"[Sing] and [make] melody in your heart to the Lord." -- Ephesians 5:19b

    Fight_spam!

    Comment


    • #3
      This sounds VERY similar to what my Monday Night GM went through with his computer a while back... Anytime he tried to do something, a pop-up required he 'pay a fine' because his computer was allegedly used for illegal stuff. My roommate had to wipe the sucker clean...
      Mercenary Maxim 37: There is No 'Overkill.' There is merely 'Open Fire,' and 'I need to Reload.'

      Chaotic Void's Recommended Advice for Trump's Opposition to Punt him from the Oval Office: Git Gud

      Comment


      • #4
        Yeah, I heard about this. If you had Cryptolocker, some security company people hacked into the criminal system and made decryption keys available. I'm not sure if the encryption keys for the other "Lockers" have been created properly.
        "It's evolution; every time you invent something fool-proof, the world invents a better fool."
        -Unknown

        "Preach the gospel, and if necessary use words." - Most likely St.Francis


        I find that evolution is the best proof of God.
        ---------------------------------------------------------------------------------------------------------------
        I support the :
        sigpic

        Comment


        • #5
          I ran into a website which said that I was doing an illegal act and that I must now pay such and such fine. It said something to the respect that I was already identified and could not avoid the fine just by closing the web page down. This happened when I was searching for source code to accompany a programming book I bought. (Later on I found the link at the beginning of the book -- it just wasn't as easily found as I had hoped.)
          Anyhow I just closed the link (or maybe shut down the browser) and continued on my way.

          One important thing is that users should not do any additional interaction with such web sites since any mouse events or key events could activate code on the website -- code which would try to install malware.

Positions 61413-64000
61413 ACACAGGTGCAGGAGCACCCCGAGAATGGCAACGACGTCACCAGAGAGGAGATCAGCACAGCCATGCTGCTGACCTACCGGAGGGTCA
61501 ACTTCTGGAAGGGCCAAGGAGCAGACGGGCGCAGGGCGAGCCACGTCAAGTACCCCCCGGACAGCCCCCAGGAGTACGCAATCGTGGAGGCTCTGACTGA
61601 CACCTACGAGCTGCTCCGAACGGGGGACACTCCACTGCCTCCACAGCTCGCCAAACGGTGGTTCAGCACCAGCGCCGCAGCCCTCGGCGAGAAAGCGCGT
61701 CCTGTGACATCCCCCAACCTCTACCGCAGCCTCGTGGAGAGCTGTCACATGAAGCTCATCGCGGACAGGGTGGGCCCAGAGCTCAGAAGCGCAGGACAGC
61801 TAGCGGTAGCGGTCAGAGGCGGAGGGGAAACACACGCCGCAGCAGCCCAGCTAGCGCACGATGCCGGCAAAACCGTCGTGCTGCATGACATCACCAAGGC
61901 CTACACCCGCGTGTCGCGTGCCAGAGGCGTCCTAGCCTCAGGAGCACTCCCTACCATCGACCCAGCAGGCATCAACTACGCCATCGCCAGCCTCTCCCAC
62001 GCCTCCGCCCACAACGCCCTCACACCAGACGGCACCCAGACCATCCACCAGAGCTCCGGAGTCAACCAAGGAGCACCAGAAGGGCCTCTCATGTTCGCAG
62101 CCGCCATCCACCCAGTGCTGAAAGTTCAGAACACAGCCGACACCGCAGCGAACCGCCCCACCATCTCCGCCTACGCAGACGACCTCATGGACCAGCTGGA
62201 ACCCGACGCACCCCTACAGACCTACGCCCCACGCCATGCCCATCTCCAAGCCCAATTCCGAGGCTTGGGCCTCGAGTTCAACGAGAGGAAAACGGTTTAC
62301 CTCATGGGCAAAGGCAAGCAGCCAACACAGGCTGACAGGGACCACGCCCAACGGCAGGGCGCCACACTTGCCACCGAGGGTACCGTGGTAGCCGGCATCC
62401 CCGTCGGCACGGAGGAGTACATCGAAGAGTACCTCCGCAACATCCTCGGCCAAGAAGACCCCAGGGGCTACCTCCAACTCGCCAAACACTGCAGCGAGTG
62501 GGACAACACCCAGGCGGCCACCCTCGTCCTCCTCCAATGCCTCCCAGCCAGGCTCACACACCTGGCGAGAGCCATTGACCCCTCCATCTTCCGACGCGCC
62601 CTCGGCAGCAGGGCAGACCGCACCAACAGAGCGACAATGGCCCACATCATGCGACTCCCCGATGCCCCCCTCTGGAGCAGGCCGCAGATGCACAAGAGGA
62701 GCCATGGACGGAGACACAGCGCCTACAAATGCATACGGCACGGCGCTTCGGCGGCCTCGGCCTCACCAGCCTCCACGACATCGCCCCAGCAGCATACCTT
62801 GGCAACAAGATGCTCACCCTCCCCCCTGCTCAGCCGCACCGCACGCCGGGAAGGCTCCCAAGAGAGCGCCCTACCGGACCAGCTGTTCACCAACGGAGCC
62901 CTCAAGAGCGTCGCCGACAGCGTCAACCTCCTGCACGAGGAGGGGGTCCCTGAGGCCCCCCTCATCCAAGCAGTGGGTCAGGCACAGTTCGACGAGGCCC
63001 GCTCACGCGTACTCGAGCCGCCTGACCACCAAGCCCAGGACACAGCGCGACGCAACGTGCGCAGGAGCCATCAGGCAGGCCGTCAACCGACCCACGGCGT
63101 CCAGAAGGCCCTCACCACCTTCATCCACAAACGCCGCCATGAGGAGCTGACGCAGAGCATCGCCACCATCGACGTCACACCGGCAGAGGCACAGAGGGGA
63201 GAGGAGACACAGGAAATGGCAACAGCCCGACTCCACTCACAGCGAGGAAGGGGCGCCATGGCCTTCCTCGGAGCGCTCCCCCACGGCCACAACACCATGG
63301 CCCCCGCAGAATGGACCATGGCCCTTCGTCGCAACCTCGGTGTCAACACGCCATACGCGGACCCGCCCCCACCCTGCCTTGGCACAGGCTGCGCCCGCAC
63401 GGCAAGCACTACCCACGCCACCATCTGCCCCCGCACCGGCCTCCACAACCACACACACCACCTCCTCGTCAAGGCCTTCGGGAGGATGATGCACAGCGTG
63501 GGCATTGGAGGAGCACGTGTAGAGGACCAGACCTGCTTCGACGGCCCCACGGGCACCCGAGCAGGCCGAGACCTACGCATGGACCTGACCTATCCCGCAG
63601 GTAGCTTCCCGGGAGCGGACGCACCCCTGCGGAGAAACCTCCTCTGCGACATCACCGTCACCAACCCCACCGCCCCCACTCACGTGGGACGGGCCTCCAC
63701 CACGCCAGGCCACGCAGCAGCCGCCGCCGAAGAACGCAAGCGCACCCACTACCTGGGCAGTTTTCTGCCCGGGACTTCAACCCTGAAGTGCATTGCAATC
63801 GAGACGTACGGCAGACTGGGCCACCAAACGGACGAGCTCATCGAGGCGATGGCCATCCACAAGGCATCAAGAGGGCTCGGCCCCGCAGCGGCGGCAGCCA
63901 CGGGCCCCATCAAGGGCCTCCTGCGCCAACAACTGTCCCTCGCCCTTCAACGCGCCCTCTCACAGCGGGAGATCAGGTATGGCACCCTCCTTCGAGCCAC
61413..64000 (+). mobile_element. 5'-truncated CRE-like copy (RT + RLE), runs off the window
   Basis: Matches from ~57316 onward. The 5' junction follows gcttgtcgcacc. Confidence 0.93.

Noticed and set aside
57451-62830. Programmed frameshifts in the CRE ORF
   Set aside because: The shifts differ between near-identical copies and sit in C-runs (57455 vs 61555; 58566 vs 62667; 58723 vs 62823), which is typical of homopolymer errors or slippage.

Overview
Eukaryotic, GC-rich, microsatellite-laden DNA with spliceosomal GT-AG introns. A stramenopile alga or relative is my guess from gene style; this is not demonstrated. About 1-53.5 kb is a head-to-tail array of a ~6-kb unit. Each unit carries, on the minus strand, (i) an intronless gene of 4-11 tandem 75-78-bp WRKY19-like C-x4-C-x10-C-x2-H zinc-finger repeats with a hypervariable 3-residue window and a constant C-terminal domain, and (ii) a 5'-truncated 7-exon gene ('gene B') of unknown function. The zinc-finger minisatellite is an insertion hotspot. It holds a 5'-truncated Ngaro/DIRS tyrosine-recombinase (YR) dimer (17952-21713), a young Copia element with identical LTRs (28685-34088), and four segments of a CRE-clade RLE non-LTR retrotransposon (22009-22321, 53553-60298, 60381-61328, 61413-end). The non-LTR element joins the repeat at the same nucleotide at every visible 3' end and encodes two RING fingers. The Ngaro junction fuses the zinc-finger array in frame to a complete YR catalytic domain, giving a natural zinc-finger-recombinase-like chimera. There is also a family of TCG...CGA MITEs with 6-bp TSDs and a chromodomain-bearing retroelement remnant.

Comment


          • #6
            Originally posted by Bill the Cat View Post
            NCCIC / US-CERT

            National Cyber Awareness System:

            TA14-295A: Crypto Ransomware [https://www.us-cert.gov/ncas/alerts/TA14-295A]
            10/22/2014 05:28 PM EDT Original release date: October 22, 2014

            Systems Affected

            Microsoft Windows

            Overview

            Ransomware is a type of malicious software (malware) that infects a computer
            and restricts access to it until a ransom is paid to unlock it. This Alert
            is the result of Canadian Cyber Incident Response Centre (CCIRC) analysis in
            coordination with the United States Department of Homeland Security (DHS) to
            provide further information about crypto ransomware, specifically to:


            * Present its main characteristics, explain the prevalence of ransomware,
            and the proliferation of crypto ransomware variants; and
            * Provide prevention and mitigation information.

            Description

            WHAT IS RANSOMWARE?

            Ransomware is a type of malware that infects a computer and restricts a
            user’s access to the infected computer. This type of malware, which has now
            been observed for several years, attempts to extort money from victims by
            displaying an on-screen alert. These alerts often state that their computer
            has been locked or that all of their files have been encrypted, and demand
            that a ransom is paid to restore access. This ransom is typically in the
            range of $100–$300 dollars, and is sometimes demanded in virtual currency,
            such as Bitcoin.

            Ransomware is typically spread through phishing emails that contain
            malicious attachments and drive-by downloading. Drive-by downloading occurs
            when a user unknowingly visits an infected website and malware is downloaded
            and installed without their knowledge. Crypto ransomware, a variant that
            encrypts files, is typically spread through similar methods, and has been
            spread through Web-based instant messaging applications.

            WHY IS IT SO EFFECTIVE?

            The authors of ransomware instill fear and panic into their victims, causing
            them to click on a link or pay a ransom, and inevitably become infected with
            additional malware, including messages similar to those below:


            * “Your computer has been infected with a virus. Click here to resolve the
            issue.”
            * “Your computer was used to visit websites with illegal content. To
            unlock your computer, you must pay a $100 fine.”